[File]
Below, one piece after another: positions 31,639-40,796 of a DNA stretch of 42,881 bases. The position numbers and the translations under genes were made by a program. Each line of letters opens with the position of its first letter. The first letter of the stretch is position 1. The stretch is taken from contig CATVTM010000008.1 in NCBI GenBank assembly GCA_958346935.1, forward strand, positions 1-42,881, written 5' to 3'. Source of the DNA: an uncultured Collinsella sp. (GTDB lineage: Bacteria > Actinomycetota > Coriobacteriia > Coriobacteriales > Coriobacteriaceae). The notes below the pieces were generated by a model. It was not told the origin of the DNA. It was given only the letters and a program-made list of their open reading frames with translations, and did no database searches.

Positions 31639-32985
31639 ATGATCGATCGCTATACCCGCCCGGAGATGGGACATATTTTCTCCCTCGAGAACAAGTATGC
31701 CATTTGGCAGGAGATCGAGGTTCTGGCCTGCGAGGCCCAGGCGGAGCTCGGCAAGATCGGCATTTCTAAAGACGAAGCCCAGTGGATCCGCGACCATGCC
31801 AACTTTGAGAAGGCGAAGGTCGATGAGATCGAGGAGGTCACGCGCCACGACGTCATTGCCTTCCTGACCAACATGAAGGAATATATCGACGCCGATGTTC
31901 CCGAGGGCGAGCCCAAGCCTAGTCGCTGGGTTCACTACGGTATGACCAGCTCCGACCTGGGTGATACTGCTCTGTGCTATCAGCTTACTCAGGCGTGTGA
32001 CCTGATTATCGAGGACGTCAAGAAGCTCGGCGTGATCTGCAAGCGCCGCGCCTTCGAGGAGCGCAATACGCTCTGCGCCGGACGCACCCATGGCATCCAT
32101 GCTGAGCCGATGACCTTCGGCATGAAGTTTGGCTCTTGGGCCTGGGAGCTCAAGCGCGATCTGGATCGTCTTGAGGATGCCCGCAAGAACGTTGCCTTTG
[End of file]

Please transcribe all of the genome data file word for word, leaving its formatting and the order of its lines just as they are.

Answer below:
Below, one piece after another: positions 31,639-40,796 of a DNA stretch of 42,881 bases. The position numbers and the translations under genes were made by a program. Each line of letters opens with the position of its first letter. The first letter of the stretch is position 1. The stretch is taken from contig CATVTM010000008.1 in NCBI GenBank assembly GCA_958346935.1, forward strand, positions 1-42,881, written 5' to 3'. Source of the DNA: an uncultured Collinsella sp. (GTDB lineage: Bacteria > Actinomycetota > Coriobacteriia > Coriobacteriales > Coriobacteriaceae). The notes below the pieces were generated by a model. It was not told the origin of the DNA. It was given only the letters and a program-made list of their open reading frames with translations, and did no database searches.

Positions 31639-32985
31639 ATGATCGATCGCTATACCCGCCCGGAGATGGGACATATTTTCTCCCTCGAGAACAAGTATGC
31701 CATTTGGCAGGAGATCGAGGTTCTGGCCTGCGAGGCCCAGGCGGAGCTCGGCAAGATCGGCATTTCTAAAGACGAAGCCCAGTGGATCCGCGACCATGCC
31801 AACTTTGAGAAGGCGAAGGTCGATGAGATCGAGGAGGTCACGCGCCACGACGTCATTGCCTTCCTGACCAACATGAAGGAATATATCGACGCCGATGTTC
31901 CCGAGGGCGAGCCCAAGCCTAGTCGCTGGGTTCACTACGGTATGACCAGCTCCGACCTGGGTGATACTGCTCTGTGCTATCAGCTTACTCAGGCGTGTGA
32001 CCTGATTATCGAGGACGTCAAGAAGCTCGGCGTGATCTGCAAGCGCCGCGCCTTCGAGGAGCGCAATACGCTCTGCGCCGGACGCACCCATGGCATCCAT
32101 GCTGAGCCGATGACCTTCGGCATGAAGTTTGGCTCTTGGGCCTGGGAGCTCAAGCGCGATCTGGATCGTCTTGAGGATGCCCGCAAGAACGTTGCCTTTG